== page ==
There is Still Crime! My Review of City of Good Death (The Catalan Crime Thrillers Book 1) by Chris Lloyd. With a Mention of Chris Lloyd’s Latest Book, The Unwanted Dead #TuesdayBookBlog #CrimeCymru

There is Still Crime!

Crime Cymru has three main aims.
– To support crime writers with a real and present relationship with Wales
– To help in the development of new writing talent
– To promote Wales, Welsh culture and Welsh crime writing in particular, to the wider world
.

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Book Description:

A page-turning crime thriller set in Catalonia.

killer is targeting figures of corruption in the Catalan city of Girona, with each corpse posed in a way whose meaning no one can fathom

Elisenda Domènech, the head of Girona’s newly-formed Serious Crime Unit, believes the attacker is drawing on the city’s legends to choose his targets, but soon finds her investigation is blocked at every turn.

Battling against the press, the public and even her colleagues, she is forced to question her own values. When the attacks start to include less deserving victims, however, the pressure is suddenly on Elisenda to stop him.

A gripping series sure to appeal to readers of Val McDermid and the Inspector Montalbano novels

My Review:

I really enjoyed City of Good Death. Chris Lloyd has an easy writing style and, although both Girona and its history and legends of Catalonia were unknown to me it didn’t detract from what is a a clever and intricate plot, It’s also an astute study in human nature, where evil deeds are seen as retribution and values are twisted to justify immoral acts.

The author was recommended to me and I chose this book knowing that it is the first of a series. I was anxious to see if I could relate to the main characters before I carried on with the others. I needn’t have worried; the characters are well rounded and distinguishable despite the names and ranks being unfamiliar (though I must admit that, at first, I needed to go back once or twice to make sure I knew who I was reading about. But that didn’t detract from my enjoyment of the book).The protagonist, Elisenda Domenech, the law-enforcement officer leading the investigations, is portrayed as a lonely, yet self sufficient woman. Her background and that of her family are, as yet, to be explored more thoroughly in the next books, I surmise. Nevertheless she is a character with whom one can empathise.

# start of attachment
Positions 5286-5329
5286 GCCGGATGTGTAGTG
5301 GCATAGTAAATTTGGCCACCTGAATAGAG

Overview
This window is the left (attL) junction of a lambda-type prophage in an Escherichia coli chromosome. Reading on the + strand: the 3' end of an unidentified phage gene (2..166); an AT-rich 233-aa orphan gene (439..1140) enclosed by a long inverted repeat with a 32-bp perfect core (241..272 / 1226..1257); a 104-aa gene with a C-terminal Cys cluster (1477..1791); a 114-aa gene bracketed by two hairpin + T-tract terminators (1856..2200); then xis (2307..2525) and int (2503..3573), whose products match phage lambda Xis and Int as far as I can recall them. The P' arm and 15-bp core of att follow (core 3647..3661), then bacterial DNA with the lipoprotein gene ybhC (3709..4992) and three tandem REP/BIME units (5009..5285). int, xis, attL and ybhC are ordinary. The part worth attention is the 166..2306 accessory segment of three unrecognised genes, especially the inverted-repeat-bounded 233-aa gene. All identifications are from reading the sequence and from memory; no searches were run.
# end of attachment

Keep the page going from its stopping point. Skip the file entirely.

The dialogue is good, with those idiosyncrasies and turns of phrase a reader would expect of a book set in a different country with a mixture of languages.

But it is the descriptions of the settings, especially those of the legendary clues, that give the story so many levels. It is obvious that the author both knows Girona and has extensively researched the country in both its historical and contemporary eras.

As the book description says this is a page turner. Any readers who enjoys a crime thriller in an interesting setting, with characters that evolve as the story progresses, will enjoy City of Good Death as much as I did. Recommended.

Links to buy City of Good Death:

Amazon.co.uk: https://amzn.to/3kgJ6ux

Amazon.com: https://amzn.to/3ip8RZ4

I’d also like to mention Chris latest book, which comes out in Sep 2020 and which I’m really looking forward to reading.

The Unwanted Dead by [Chris Lloyd]

Book Description of The Unwanted Dead 

Paris, Friday 14th June 1940.
The day the Nazis march into Paris. It made headlines around the globe.

Paris police detective Eddie Giral – a survivor of the last World War – watches helplessly on as his world changes forever.

But there is something he still has control over. Finding whoever is responsible for the murder of four refugees. The unwanted dead, who no one wants to claim.

To do so, he must tread carefully between the Occupation and the Resistance, between truth and lies, between the man he is and the man he was.

All the while becoming whoever he must be to survive in this new and terrible order descending on his home.

Links to buy The Unwanted Dead :

Amazon.co.uk: https://amzn.to/3mnLUI4

Amazon.com https://amzn.to/2FuSWdp

About the Author:

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Straight after graduating in Spanish and French, Chris Lloyd hopped on a bus from Cardiff to Catalonia and stayed there for over twenty years, falling in love with the people, the country, the language and Barcelona Football Club, probably in that order. Besides Catalonia, he’s also lived in the Basque Country and Madrid, teaching English, travel writing for Rough Guides and translating. He now lives in South Wales, where he works as a Catalan and Spanish translator, and returns to Catalonia as often as he can.